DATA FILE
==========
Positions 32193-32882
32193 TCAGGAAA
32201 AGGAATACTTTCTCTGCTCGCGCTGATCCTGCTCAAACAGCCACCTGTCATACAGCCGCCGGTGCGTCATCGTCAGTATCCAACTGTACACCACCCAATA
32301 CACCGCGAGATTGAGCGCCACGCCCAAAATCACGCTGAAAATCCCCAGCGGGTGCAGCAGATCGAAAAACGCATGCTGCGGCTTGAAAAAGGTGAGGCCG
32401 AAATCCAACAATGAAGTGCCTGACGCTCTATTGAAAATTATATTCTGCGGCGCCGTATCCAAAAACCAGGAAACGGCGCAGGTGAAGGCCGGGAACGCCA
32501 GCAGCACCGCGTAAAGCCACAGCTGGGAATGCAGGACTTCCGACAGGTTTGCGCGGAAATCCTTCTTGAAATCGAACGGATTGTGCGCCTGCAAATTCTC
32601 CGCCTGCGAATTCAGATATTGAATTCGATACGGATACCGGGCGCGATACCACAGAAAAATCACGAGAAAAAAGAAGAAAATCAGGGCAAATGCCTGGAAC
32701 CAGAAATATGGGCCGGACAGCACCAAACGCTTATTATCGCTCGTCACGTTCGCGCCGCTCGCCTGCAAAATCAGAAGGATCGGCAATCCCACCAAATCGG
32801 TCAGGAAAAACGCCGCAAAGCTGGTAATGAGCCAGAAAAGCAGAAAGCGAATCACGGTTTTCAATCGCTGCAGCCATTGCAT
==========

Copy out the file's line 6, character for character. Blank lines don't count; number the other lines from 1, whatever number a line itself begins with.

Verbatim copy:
32501 GCAGCACCGCGTAAAGCCACAGCTGGGAATGCAGGACTTCCGACAGGTTTGCGCGGAAATCCTTCTTGAAATCGAACGGATTGTGCGCCTGCAAATTCTC